Sen. Rand Paul (R-Kentucky) and Sen. Jeanne Shaheen (D-N.H.) are among a group of lawmakers on the Senate Foreign Relations Committee who have said they will not support CIA Director Mike Pompeo’s confirmation to become the next secretary of state, according to published reports.
Appearing on "Face the Nation" Sunday, Democratic Sen. Tim Kaine of Virginia indicated he will not vote for Pompeo.
What does this mean?
If all three senators vote against Pompeo, along with others who have also pledged to vote against him, the CIA director could face an 11-10 committee vote against his confirmation, the Daily Caller reported. But even if that happens, there is a way that Pompeo could still become secretary.
“I have decided to vote against him to be secretary of state...We have a president who is anti-diplomacy, and I worry that Mike Pompeo has shown the same tendency to oppose diplomacy,” Kaine said on Face the Nation. “I don’t want a secretary of state who is going to exacerbate President Trump’s tendencies to oppose diplomacy.”
The comment came after Democratic senators on the Senate Foreign Relations Committee questioned Pompeo in a lengthy session Thursday.
Kaine has previously said he does not believe Pompeo is not the right candidate for the nation’s top diplomat position.
“I did vote him for CIA director,” he said. “He has an intel background that I thought suited him for the position. But look, we have a president that is anti-diplomacy. And I worry that Mike Pompeo has shown the same tendency to oppose diplomacy. He was not just against the Iran deal, when he was a House member, but he spoke about the relative ease of wiping out Iran’s nuclear capacity with a bombing run.”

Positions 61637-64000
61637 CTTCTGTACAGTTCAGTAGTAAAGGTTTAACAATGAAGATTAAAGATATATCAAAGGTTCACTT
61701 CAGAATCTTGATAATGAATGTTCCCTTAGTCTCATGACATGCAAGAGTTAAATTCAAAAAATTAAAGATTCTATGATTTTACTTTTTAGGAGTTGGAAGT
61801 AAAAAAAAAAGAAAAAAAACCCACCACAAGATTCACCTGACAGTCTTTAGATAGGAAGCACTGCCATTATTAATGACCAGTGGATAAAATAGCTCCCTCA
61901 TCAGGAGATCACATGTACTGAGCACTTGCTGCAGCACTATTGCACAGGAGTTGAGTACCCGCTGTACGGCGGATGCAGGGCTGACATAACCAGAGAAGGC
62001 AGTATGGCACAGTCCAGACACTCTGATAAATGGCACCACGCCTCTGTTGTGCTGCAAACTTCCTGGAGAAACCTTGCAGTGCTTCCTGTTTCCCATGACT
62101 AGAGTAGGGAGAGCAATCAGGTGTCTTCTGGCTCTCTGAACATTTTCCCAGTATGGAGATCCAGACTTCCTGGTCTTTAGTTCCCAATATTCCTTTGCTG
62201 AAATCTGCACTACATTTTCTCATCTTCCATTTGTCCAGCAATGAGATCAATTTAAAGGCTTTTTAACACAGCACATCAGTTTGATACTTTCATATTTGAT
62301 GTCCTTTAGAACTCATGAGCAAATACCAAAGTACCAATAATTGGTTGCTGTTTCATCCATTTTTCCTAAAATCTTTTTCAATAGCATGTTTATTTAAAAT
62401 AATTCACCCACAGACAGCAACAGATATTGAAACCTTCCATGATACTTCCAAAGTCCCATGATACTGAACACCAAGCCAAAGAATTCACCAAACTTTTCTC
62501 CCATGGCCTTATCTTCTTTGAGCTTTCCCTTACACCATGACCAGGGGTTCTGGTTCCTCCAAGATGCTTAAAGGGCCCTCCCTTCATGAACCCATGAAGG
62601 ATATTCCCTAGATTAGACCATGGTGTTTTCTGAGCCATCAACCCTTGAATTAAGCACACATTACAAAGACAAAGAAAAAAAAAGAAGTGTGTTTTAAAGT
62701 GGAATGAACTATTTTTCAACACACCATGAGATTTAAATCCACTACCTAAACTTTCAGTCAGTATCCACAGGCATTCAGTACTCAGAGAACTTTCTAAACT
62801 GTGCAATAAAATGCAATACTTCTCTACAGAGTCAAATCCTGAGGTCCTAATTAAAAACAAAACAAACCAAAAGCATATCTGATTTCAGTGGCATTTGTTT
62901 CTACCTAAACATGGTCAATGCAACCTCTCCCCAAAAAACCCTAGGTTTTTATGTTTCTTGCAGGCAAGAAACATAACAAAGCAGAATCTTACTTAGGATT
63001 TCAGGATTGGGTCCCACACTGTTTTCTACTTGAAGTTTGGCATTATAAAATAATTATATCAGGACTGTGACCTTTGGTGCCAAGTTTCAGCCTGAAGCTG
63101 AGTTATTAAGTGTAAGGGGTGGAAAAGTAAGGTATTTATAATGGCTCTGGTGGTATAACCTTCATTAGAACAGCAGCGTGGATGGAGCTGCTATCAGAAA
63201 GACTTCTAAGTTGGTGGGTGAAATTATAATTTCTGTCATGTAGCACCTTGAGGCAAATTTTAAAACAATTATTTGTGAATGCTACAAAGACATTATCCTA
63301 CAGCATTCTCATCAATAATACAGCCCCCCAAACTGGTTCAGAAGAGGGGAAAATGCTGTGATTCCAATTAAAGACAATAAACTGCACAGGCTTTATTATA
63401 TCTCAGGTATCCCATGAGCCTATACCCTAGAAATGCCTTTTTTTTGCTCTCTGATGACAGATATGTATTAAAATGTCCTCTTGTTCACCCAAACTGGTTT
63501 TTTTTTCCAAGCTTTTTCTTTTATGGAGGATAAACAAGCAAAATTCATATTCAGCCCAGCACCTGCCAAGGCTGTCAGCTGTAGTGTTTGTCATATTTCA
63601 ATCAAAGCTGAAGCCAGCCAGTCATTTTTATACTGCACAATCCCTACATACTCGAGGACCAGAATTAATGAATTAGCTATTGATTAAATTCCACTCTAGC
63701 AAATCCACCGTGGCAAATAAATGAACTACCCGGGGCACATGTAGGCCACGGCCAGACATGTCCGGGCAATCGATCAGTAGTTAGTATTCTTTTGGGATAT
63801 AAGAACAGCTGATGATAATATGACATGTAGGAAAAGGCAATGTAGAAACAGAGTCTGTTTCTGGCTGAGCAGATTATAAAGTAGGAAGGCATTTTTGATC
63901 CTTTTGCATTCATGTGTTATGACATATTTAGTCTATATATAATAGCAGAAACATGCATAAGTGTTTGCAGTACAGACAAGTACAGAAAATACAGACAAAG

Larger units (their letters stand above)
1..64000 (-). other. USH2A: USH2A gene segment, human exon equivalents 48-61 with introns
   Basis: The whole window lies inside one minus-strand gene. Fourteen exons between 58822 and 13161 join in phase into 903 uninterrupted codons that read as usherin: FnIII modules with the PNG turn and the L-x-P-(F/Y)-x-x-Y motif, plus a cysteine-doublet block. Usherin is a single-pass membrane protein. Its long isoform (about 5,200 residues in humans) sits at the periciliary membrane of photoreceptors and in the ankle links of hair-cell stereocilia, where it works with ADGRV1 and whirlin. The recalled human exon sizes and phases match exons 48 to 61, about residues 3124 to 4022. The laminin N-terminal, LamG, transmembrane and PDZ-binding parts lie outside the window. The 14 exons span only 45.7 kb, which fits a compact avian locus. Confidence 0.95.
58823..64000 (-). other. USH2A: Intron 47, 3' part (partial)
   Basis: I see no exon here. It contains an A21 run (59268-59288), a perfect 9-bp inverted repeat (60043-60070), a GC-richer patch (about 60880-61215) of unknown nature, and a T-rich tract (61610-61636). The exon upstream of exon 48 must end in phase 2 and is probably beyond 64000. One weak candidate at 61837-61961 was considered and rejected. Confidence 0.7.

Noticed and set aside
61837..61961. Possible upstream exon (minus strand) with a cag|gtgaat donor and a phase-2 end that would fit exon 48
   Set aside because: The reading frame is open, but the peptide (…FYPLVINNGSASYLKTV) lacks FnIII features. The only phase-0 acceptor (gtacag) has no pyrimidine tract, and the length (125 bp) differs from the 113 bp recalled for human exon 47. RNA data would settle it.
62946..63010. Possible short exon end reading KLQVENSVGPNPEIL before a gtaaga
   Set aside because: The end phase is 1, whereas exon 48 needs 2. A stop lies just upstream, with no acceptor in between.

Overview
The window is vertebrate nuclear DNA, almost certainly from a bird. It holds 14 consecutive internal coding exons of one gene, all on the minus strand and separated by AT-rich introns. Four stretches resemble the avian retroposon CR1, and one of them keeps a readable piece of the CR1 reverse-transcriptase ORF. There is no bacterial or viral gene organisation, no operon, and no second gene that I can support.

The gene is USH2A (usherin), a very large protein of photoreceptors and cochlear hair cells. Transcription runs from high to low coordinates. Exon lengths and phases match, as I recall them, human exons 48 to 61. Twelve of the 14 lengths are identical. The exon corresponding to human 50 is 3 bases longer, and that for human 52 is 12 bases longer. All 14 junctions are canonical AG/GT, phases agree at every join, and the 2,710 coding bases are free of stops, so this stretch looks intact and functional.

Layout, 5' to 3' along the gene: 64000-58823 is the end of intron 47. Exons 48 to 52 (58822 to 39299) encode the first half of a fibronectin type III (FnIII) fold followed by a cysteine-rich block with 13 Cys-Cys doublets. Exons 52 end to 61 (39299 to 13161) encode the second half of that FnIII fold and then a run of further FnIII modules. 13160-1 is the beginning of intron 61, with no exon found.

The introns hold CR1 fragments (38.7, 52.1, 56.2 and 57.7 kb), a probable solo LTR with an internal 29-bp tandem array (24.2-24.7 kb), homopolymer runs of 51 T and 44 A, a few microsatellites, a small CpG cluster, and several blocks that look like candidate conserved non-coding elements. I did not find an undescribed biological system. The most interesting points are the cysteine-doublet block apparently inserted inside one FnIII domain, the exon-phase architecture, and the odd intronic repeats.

The committee grilled Pompeo about ongoing investigation into Russian interference in the 2016 presidential election, political hotspots in Syria and North Korea and other topics.
Many of the questions were left unanswered because, Pompeo said, it would not be appropriate to address them in a public forum.
What if Pompeo is not confirmed?
If Pompeo is not confirmed by the committee, Senate Majority Leader Mitch McConnell, a Republican, could bring Pompeo’s nomination up for a vote on the Senate floor next week.
That move, the Daily Caller noted, would be politically contentious and "extremely rare" in terms of Senate history.